Full report available for download to pdf.

Executive Summary

Humanitarian engineering (HumEng) in Australia and New Zealand has rapidly grown in the last five years, with universities now offering courses specifically in the specialisation. Accompanying these new programs are organisations, such as Engineers Without Borders (EWB) and university HumEng societies,  which deliver experiential programs, often in the Asia-Pacific region. Since 2006, EWB Australia has been driving much of this growth, and now universities are delivering many of these programs independently.

This report examines the state of HumEng in Australia and New Zealand, developed through desktop research and interviews. It catalogues the various educational offerings offered by universities and outlines the current and future challenges to the ecosystem as identified through interviews with key academics.

This research finds one diploma, one major and three minors in HumEng are currently offered by universities in Australia and New Zealand. Additionally, one university offers a social impact undergraduate stream and five others offer bespoke subjects or experiential learning programs. It also catalogues various design and innovation centres, conferences and NGOs actively operating within the ecosystem.

Key findings from the interviews include:

  1. Differing opinions on the term and definition of HumEng.
  2. A lack of established pathways available locally for students interested in HumEng careers or further studies.
  3. The increased need for collaboration among academic institutions.

Key student and faculty insights include:

  1. Prevalence of EWB Australia as the initial touchpoint for students that pursue further HumEng opportunities.
  2. The unanimous reflection of graduates that HumEng exposure was of benefit to their career, despite not pursuing a career in it.

Key opportunities and challenges include:

  1. The need for alignment on the terminology and definition moving forward, to avoid a splintering of completing groups in the existing ecosystem.
  2. Clear communication of student competencies and skills acquired through HumEng coursework to industry, such that employers understand the benefits of this growing cohort to their organisations, and thus student employability grows with it.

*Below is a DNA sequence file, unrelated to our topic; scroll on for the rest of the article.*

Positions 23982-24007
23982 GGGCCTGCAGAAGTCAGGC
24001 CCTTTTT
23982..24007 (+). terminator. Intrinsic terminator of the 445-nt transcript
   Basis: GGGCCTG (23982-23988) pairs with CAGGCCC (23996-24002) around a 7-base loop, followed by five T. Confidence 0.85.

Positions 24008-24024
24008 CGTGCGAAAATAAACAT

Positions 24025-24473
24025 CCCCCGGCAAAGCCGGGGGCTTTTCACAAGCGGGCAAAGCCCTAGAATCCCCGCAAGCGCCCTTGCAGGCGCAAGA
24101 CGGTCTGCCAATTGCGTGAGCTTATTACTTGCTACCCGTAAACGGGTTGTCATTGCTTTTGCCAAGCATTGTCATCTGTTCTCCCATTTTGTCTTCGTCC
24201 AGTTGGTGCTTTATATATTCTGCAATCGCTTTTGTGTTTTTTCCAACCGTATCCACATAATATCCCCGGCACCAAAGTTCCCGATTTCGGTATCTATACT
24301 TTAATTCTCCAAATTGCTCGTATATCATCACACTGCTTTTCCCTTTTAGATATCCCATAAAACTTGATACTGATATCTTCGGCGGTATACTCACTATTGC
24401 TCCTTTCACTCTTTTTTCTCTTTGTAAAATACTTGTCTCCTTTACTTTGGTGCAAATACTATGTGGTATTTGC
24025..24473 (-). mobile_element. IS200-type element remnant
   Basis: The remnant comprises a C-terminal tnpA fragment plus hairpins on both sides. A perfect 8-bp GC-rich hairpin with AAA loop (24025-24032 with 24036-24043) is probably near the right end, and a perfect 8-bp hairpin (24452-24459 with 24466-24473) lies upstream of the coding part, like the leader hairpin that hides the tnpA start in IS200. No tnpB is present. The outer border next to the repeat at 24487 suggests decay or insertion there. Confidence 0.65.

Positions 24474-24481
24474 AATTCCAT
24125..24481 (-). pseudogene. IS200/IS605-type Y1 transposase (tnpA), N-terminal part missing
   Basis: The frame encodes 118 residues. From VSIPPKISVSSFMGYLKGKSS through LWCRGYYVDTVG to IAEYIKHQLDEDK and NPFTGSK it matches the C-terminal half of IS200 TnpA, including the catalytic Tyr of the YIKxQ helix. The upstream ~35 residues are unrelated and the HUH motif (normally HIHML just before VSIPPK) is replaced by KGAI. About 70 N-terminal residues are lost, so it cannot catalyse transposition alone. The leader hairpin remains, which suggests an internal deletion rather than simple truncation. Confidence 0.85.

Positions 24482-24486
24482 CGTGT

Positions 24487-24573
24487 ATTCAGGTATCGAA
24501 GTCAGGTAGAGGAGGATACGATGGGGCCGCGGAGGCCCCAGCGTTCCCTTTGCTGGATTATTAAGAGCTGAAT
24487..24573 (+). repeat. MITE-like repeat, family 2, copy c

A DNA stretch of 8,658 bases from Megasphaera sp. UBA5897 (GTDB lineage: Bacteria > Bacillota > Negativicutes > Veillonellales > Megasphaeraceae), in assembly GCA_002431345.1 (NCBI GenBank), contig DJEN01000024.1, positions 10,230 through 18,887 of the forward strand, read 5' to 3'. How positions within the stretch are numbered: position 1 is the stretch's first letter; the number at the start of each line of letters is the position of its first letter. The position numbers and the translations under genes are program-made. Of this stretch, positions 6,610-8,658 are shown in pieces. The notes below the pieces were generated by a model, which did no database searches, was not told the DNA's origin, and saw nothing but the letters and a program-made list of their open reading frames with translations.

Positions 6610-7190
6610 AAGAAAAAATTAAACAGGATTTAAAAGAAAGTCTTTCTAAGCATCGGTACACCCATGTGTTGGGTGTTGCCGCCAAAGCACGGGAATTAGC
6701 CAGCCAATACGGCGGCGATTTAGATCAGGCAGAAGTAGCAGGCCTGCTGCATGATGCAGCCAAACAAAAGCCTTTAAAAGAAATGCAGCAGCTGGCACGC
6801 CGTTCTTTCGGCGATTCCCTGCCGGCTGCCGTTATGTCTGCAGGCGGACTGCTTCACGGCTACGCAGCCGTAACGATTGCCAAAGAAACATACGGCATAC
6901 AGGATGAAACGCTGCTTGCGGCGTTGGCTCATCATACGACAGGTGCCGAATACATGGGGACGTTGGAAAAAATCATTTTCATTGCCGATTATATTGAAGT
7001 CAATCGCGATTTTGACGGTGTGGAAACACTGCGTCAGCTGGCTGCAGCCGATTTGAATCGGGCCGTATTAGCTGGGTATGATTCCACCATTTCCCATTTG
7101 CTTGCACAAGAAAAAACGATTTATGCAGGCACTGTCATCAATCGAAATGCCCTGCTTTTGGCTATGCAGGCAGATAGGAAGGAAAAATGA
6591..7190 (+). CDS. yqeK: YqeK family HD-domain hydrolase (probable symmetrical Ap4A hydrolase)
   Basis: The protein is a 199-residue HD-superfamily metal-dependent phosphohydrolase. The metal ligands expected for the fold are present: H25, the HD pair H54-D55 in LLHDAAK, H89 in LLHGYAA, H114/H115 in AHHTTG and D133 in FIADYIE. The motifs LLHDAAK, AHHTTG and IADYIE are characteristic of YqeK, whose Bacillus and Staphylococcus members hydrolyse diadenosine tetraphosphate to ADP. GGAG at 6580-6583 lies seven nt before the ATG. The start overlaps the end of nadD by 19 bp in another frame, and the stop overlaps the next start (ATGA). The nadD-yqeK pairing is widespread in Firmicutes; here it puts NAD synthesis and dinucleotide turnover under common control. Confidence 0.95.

3. The development of a framework that guides universities to deliver work adhering to good HumEng principles, such that the harms and risks associated with poor community development are mitigated.

Key pathways forward include:

  1. The establishment of an Engineers Australia (EA) Humanitarian Engineering Community of Practice (HECoP) that brings professional recognition to the area.
  2. The establishment of a broader series of “EWB Challenges” engaging students from first-year to post-graduate level.
  3. The recognition of HumEng field placements as satisfying 12 of the 16 EA Stage 2 Chartered Competencies.

Key recommendations include:

  1. Engaging the large traditional engineering firms to better communicate the value of the skills developed through HumEng pathways.
  2. Establishing a national work experience or internship platform that aggregates the community of employers and students/graduates in one place.
  3. The continued collaboration among universities, with the goal of establishing cross-teaching and cross-enrollment capabilities.

Figure: Timeline of the development of Humanitarian Engineering in Australia and New Zealand (Figure from the full-length report).

Edited by: Grace Burleson, E4C Jr. Program Manager, Ann Arbor, MI, USA

Additional Contribution by: Cris Birzer, Senior Lecturer, Univ.  of Adelaide, Adelaide, Australia; Nick Brown, Lecturer in Humanitarian Engineering, RMIT Univ., Melbourne, Australia; Eva Cheng, Senior Lecturer, Univ. of Technology Sydney, Sydney, Australia; Mariela Machado, E4C Program Manager, New York, NY, USA; Charles Newman, E4C Expert Fellow, New York, NY, USA; Aaron Opdyke, Lecturer in Humanitarian Engineering, Univ. of Sydney, Sydney, Australia; Jeremy Smith, Senior Lecturer, Australian National Univ., Canberra, Australia; Alison Stoakley, Engineering Education Manager, EWB Australia, Melbourne, Australia; Jennifer Turner, Director of Community Partnerships in the STEM Practice Academy, Swinburne Univ. of Technology (SUT), Melbourne, Australia.

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